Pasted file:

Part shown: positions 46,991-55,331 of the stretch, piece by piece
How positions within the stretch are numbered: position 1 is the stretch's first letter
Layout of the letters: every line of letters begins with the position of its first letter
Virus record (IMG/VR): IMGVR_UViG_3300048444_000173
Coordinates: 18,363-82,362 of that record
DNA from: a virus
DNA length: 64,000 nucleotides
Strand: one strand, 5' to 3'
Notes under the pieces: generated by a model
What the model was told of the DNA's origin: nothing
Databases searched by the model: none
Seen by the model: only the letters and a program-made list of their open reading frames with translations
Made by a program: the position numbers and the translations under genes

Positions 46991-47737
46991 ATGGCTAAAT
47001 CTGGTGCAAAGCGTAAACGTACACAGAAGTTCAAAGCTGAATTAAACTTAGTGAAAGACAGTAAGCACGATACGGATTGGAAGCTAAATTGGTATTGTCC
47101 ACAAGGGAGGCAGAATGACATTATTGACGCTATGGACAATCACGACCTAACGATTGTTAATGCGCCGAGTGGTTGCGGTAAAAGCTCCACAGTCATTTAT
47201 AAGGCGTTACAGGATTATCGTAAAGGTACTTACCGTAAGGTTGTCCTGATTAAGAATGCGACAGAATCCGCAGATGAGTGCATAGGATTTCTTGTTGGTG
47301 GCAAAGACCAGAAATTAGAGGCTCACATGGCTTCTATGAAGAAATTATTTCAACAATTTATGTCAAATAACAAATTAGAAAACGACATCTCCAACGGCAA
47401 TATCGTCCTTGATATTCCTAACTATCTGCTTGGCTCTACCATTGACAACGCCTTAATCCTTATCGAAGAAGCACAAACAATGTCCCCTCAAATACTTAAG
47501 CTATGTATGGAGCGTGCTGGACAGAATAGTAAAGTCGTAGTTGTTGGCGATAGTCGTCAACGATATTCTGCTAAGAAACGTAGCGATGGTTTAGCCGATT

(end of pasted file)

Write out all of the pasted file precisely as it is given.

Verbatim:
Part shown: positions 46,991-55,331 of the stretch, piece by piece
How positions within the stretch are numbered: position 1 is the stretch's first letter
Layout of the letters: every line of letters begins with the position of its first letter
Virus record (IMG/VR): IMGVR_UViG_3300048444_000173
Coordinates: 18,363-82,362 of that record
DNA from: a virus
DNA length: 64,000 nucleotides
Strand: one strand, 5' to 3'
Notes under the pieces: generated by a model
What the model was told of the DNA's origin: nothing
Databases searched by the model: none
Seen by the model: only the letters and a program-made list of their open reading frames with translations
Made by a program: the position numbers and the translations under genes

Positions 46991-47737
46991 ATGGCTAAAT
47001 CTGGTGCAAAGCGTAAACGTACACAGAAGTTCAAAGCTGAATTAAACTTAGTGAAAGACAGTAAGCACGATACGGATTGGAAGCTAAATTGGTATTGTCC
47101 ACAAGGGAGGCAGAATGACATTATTGACGCTATGGACAATCACGACCTAACGATTGTTAATGCGCCGAGTGGTTGCGGTAAAAGCTCCACAGTCATTTAT
47201 AAGGCGTTACAGGATTATCGTAAAGGTACTTACCGTAAGGTTGTCCTGATTAAGAATGCGACAGAATCCGCAGATGAGTGCATAGGATTTCTTGTTGGTG
47301 GCAAAGACCAGAAATTAGAGGCTCACATGGCTTCTATGAAGAAATTATTTCAACAATTTATGTCAAATAACAAATTAGAAAACGACATCTCCAACGGCAA
47401 TATCGTCCTTGATATTCCTAACTATCTGCTTGGCTCTACCATTGACAACGCCTTAATCCTTATCGAAGAAGCACAAACAATGTCCCCTCAAATACTTAAG
47501 CTATGTATGGAGCGTGCTGGACAGAATAGTAAAGTCGTAGTTGTTGGCGATAGTCGTCAACGATATTCTGCTAAGAAACGTAGCGATGGTTTAGCCGATT